Potential Impact of the CSKT Compact on Irrigators

The Flathead Joint Board of Control (FJBC), which is made up of irrigators who are elected, is in litigation to regain management of the water

By Verdell Jackson

In a previous letter to the editor, I described what Western Montana would look like under the Confederated Salish and Kootenai Tribes (CSKT) Compact. Gary Krueger rebutted my analysis by stating that during a drought we would have more water because we would share the shortage. The compact does give CSKT the authority to lease (sell) water from Hungry Horse reservoir and a drought or shortage would create a market.

Krueger and other people who support the compact need to read the compact instead of repeating opinions. We have not had water calls (irrigation shortages) in the recent past. In the compact, the off-reservation instream water right abstracts on major rivers are made out to the federal government in trust to CSKT, which means that the federal government not the state of Montana owns the off-reservation water rights. Montana does have a few Murphy instream water rights based on fish survival that were put in place years ago by the Montana Legislature, but the compact adds the federal government to these water right abstracts to gain control of the water.

Some irrigators in the Flathead believe that they are not impacted because they get water from irrigation wells or from a tributary that feeds into a major river. However, the compact states that irrigation wells of more than 100 gpm are subject to call (stop using water) if they are hydraulically connected to surface water. The writers of the compact knew that if the government has time immemorial water rights on the main stems (rivers) they can control all of the irrigation.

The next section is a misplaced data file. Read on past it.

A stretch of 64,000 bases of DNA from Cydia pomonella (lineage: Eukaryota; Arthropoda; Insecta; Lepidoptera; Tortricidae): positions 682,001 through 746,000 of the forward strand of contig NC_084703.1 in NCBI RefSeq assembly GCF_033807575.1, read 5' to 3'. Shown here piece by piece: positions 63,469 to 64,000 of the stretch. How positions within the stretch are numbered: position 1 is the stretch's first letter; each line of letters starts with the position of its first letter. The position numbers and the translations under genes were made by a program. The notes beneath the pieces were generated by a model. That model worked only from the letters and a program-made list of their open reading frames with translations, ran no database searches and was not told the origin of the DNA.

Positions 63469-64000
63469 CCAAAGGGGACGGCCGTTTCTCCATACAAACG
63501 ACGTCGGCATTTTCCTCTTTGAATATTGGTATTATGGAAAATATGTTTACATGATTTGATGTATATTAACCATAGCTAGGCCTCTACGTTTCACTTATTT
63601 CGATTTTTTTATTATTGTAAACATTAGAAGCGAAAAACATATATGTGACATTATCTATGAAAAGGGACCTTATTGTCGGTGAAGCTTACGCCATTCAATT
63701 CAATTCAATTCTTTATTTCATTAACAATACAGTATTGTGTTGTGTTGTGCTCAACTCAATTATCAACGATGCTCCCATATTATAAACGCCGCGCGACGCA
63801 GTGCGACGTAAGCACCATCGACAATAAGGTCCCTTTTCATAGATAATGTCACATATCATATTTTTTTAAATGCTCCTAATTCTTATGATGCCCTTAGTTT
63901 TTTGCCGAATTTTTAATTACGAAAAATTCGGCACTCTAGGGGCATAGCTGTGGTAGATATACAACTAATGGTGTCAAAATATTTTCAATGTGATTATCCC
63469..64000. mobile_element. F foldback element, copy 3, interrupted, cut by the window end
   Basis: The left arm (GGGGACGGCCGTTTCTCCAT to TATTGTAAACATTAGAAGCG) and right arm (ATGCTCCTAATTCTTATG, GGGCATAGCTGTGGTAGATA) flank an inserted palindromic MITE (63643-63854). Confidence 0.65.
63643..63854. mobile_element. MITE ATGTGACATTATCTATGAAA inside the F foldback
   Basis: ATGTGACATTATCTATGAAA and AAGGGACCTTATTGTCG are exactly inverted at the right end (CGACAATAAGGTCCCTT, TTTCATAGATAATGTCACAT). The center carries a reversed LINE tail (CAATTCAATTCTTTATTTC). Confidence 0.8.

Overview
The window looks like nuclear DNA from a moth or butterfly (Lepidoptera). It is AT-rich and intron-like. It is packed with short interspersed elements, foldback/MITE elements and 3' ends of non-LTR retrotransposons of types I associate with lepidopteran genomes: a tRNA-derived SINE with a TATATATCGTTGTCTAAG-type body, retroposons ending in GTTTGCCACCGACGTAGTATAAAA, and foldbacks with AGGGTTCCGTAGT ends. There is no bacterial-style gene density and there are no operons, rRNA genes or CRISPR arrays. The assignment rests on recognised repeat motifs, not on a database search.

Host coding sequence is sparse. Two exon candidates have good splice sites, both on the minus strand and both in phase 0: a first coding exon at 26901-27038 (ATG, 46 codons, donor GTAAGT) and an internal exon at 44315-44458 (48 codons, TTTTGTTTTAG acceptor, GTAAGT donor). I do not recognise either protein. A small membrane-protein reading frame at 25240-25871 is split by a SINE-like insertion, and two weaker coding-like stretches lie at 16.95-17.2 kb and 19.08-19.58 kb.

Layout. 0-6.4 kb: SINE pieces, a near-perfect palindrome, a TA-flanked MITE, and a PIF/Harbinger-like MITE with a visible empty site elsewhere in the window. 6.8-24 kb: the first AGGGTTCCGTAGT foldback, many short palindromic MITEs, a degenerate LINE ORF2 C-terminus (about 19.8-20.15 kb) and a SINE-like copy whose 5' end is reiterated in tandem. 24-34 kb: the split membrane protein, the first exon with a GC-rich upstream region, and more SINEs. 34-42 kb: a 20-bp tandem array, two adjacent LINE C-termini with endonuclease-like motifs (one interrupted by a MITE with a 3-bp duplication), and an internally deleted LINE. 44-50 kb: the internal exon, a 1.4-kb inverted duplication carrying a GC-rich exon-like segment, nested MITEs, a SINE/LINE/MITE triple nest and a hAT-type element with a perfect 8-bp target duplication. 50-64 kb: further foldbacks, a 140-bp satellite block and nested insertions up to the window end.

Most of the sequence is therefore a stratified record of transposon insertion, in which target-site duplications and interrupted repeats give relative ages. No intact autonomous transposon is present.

This shared shortage of water mentioned by Krueger is not likely going to be created by drought because the purpose of water storage is to prevent such a shortage. Storage facilities in the Flathead and on the CSKT Reservation are filled by high flow during the spring. If water is properly managed there is no shortage. However, the 19 reservoirs on the reservation were not filled last year and irrigation was cut off in August. The Bureau of Indian Affairs (Federal Government Agency) and the CSKT were managing the water. The Flathead Joint Board of Control (FJBC), which is made up of irrigators who are elected, is in litigation to regain management of the water as required by the 1908 amendment to the Flathead Allotment Act.

Compact proponents think that additional water is needed to make the CSKT productive by providing water to all of the irrigable land on the reservation, but this was achieved by the federal government when it built the massive Flathead irrigation project that contains 128,242 acres. Historically, the project has had sufficient water mainly from reservoir storage and the Mission Mountains, but independent studies show the compact cuts the historic delivery from 50-70 percent. This will eventually lead to the failure of the 128,242 acre Flathead Irrigation Project and the agricultural economy of the Mission Valley.

Verdell Jackson
Former state senator, Kalispell

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